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Life / Arts & Heritage Print this Article 
Harbin synagogue to be renovated””
Last Updated(Beijing Time):2004-08-02 10:11
The Jewish New Synagogue in the capital of Northeast China's Heilongjiang Province will be renovated "back to its original appearance."

Once the largest synagogue in Northeast China, covering an area of more than 1,230 square metres and being able to accommodate up to 800 worshipers, it has not been used since the Jewish people left the city in the 1950s.

Harbin once had the largest Jewish population in the Far East. In the late 19th and early 20th century, it was the largest political, economic and cultural centre for Jewish people in the region.

Built in 1921, the synagogue was not only an important place of religious observance and community education for Harbin's Jews, but was also a public library.

The synagogue was closed after the city's Jewish people left in the 1950s, only re-opening in the 1990s, when it was used as a club for the local Public Security Bureau, before being shut down again in 1996 for unknown reasons.

The Harbin municipal government will shoulder part of the synagogue's reconstruction costs and a foundation is likely to be established to raise the remaining amount.

Reconstruction is expected to be completed within this year.

A Construction and Planning Bureau official said the synagogue would become a Jewish Museum of History and Culture.

This year, an international symposium on the history and culture of Harbin's Jews will be held in Harbin from August 30 to September 2, organized by the Jewish Research Centre of Heilongjiang Provincial Academy of Social Sciences and the China-Israel Friendship Association.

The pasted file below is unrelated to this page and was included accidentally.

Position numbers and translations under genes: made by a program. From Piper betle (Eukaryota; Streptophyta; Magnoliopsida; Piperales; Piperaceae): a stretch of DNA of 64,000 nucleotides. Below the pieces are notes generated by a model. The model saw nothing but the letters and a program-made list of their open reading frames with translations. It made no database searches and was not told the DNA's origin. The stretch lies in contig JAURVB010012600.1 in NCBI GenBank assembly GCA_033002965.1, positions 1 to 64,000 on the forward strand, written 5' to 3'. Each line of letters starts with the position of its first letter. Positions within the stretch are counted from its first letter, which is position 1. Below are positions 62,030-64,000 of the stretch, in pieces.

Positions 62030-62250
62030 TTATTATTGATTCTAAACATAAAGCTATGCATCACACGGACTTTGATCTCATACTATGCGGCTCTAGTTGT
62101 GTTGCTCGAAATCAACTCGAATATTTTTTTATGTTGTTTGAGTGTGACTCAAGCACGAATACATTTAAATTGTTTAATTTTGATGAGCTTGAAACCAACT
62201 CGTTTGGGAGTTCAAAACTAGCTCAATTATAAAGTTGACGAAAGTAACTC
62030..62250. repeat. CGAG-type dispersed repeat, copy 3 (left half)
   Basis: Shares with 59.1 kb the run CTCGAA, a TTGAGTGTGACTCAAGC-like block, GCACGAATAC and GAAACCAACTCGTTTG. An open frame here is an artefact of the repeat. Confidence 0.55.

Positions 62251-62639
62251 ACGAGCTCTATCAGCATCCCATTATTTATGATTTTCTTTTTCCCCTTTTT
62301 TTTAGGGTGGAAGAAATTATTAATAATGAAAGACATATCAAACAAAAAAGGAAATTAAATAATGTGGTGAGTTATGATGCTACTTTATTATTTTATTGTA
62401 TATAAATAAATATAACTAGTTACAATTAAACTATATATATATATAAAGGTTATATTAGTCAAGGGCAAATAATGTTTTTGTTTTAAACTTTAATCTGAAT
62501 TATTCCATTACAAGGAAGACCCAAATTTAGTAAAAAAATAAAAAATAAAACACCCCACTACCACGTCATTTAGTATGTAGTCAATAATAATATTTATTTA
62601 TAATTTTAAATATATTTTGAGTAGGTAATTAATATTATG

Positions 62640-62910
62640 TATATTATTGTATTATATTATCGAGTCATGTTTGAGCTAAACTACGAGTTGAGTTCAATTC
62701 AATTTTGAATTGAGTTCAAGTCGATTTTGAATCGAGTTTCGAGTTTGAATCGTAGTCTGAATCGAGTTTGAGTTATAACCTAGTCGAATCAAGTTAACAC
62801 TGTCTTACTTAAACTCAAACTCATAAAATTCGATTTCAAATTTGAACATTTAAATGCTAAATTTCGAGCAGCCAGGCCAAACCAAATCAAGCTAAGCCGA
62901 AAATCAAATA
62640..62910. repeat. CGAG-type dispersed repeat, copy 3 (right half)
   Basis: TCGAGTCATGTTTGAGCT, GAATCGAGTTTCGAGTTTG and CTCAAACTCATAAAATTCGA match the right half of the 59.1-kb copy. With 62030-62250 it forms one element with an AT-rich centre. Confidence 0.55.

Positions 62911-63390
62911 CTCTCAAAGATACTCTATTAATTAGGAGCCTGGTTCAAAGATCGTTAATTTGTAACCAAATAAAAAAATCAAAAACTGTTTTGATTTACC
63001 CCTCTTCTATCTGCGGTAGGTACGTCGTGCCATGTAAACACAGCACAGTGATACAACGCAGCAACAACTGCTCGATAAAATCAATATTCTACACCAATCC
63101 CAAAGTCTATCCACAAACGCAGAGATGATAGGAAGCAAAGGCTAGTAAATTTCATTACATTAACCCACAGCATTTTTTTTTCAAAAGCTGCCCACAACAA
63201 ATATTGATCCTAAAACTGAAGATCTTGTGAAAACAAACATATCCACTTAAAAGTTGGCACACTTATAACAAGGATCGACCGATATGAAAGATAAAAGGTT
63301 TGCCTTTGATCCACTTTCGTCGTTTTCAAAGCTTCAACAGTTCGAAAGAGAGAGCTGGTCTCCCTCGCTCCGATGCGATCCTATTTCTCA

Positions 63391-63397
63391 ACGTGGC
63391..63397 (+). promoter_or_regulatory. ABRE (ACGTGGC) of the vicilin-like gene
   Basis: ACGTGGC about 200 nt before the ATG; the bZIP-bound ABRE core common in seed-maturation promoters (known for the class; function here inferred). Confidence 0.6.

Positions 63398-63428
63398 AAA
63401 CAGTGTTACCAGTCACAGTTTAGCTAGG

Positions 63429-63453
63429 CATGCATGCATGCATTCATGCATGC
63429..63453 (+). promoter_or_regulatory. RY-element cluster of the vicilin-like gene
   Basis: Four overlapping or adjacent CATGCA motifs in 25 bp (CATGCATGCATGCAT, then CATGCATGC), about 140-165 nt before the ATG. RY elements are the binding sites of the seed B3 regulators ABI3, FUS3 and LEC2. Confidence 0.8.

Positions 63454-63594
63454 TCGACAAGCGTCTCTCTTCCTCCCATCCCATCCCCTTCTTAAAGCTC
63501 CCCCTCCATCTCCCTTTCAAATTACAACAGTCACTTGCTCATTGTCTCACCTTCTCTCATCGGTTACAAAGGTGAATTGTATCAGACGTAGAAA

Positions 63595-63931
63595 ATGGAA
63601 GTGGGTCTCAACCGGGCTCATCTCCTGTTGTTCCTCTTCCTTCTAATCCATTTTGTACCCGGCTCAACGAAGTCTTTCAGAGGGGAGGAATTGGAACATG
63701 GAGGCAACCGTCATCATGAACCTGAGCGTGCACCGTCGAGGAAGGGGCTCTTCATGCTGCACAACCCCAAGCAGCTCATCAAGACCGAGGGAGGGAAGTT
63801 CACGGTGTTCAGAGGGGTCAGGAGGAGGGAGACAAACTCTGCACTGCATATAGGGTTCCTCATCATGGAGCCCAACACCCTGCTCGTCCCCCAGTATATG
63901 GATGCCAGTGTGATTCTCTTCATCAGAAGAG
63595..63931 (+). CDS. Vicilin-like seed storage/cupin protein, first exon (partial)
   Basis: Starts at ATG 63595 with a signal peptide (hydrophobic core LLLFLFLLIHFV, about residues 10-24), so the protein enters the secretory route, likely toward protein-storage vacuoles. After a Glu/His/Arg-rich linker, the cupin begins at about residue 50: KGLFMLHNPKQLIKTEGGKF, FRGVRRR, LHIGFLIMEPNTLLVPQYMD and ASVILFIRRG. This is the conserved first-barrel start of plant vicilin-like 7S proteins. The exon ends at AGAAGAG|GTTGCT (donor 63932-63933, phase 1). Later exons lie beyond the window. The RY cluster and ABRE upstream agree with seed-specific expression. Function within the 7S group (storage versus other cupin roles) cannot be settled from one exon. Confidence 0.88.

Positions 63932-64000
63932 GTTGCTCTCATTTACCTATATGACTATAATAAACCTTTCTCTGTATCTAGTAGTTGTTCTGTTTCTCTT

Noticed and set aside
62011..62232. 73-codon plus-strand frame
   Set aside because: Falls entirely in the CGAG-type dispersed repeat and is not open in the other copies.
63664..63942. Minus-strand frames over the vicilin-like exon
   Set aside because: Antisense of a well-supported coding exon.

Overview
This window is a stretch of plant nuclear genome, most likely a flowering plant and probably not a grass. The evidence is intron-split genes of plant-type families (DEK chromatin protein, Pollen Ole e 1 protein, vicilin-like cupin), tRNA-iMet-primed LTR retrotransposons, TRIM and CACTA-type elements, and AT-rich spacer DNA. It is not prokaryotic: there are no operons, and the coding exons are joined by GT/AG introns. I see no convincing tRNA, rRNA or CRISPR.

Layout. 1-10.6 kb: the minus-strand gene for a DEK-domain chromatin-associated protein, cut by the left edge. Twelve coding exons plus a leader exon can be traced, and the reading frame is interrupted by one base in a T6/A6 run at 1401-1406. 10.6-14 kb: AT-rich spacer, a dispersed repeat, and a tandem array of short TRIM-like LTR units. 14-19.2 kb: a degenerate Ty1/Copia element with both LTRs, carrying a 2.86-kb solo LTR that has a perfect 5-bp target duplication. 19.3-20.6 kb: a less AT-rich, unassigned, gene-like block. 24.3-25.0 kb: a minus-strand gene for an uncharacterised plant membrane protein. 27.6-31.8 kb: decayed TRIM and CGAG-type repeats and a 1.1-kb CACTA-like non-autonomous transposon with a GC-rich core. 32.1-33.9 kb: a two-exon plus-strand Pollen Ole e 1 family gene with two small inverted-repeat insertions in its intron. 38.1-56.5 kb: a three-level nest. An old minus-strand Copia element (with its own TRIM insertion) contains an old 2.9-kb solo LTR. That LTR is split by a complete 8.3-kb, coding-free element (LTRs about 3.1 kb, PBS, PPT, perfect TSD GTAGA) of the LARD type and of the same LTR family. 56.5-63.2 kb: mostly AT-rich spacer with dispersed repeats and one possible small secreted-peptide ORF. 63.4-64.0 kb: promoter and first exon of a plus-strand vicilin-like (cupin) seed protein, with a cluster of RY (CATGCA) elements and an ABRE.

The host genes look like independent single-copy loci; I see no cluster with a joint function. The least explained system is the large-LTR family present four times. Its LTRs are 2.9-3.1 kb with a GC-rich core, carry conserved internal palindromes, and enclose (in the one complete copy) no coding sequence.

A large-scale exhibition called "Jews in Harbin" will be held during the symposium to show relics left by Jewish people who had lived in Harbin.

"Many scholars of Jewish culture from home and abroad as well as Jewish people who had once lived in China will be here for this event," said Qu Wei, president of the Heilongjiang Provincial Academy of Social Sciences.

Most of Harbin's Jews had moved from Russia to build the Far East railway.

The construction of a railway linking Vladivostok and Harbin attracted about 60,000 Jews to Northeast China from Russia at the end of 19th century.

According to Qu Wei, local Jews made great contributions to the development and prosperity of Harbin over the past century.

Priceless Jewish architecture can be seen everywhere in Harbin, including synagogues, banks, schools and shops built in the early 20th century.

Near the synagogue is a unique-style Jewish middle school. Another example of Jewish-style architecture, the Harbin Huangshan Jewish Cemetery, located in the city's suburbs, is the largest and the best-preserved cemetery in the Far East. It is the resting place for over 500 Harbin Jews. Last month, Ehud Olmert, Israel's deputy prime minister, paid respects to his grandfather who is buried in the cemetery.

This historical architecture is all on the city's list of protected landmarks.

Each year, many descendants of Harbin Jews from all over the world came back to seek their roots.

Source:China Daily 
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